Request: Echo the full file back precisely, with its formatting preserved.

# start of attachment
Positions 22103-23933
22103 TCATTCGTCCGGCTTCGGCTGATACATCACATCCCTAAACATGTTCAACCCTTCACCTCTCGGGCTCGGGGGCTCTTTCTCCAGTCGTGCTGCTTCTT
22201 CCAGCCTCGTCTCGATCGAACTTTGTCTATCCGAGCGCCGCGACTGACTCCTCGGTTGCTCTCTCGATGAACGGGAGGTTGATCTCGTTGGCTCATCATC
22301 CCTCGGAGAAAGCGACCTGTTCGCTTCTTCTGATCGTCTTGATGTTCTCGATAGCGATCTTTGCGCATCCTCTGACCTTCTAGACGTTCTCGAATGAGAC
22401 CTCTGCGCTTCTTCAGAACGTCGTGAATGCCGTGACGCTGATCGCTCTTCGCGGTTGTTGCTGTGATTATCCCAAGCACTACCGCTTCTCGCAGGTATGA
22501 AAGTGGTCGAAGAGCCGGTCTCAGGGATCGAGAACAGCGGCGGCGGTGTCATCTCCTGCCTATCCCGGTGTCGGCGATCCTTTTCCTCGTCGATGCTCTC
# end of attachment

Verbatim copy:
Positions 22103-23933
22103 TCATTCGTCCGGCTTCGGCTGATACATCACATCCCTAAACATGTTCAACCCTTCACCTCTCGGGCTCGGGGGCTCTTTCTCCAGTCGTGCTGCTTCTT
22201 CCAGCCTCGTCTCGATCGAACTTTGTCTATCCGAGCGCCGCGACTGACTCCTCGGTTGCTCTCTCGATGAACGGGAGGTTGATCTCGTTGGCTCATCATC
22301 CCTCGGAGAAAGCGACCTGTTCGCTTCTTCTGATCGTCTTGATGTTCTCGATAGCGATCTTTGCGCATCCTCTGACCTTCTAGACGTTCTCGAATGAGAC
22401 CTCTGCGCTTCTTCAGAACGTCGTGAATGCCGTGACGCTGATCGCTCTTCGCGGTTGTTGCTGTGATTATCCCAAGCACTACCGCTTCTCGCAGGTATGA
22501 AAGTGGTCGAAGAGCCGGTCTCAGGGATCGAGAACAGCGGCGGCGGTGTCATCTCCTGCCTATCCCGGTGTCGGCGATCCTTTTCCTCGTCGATGCTCTC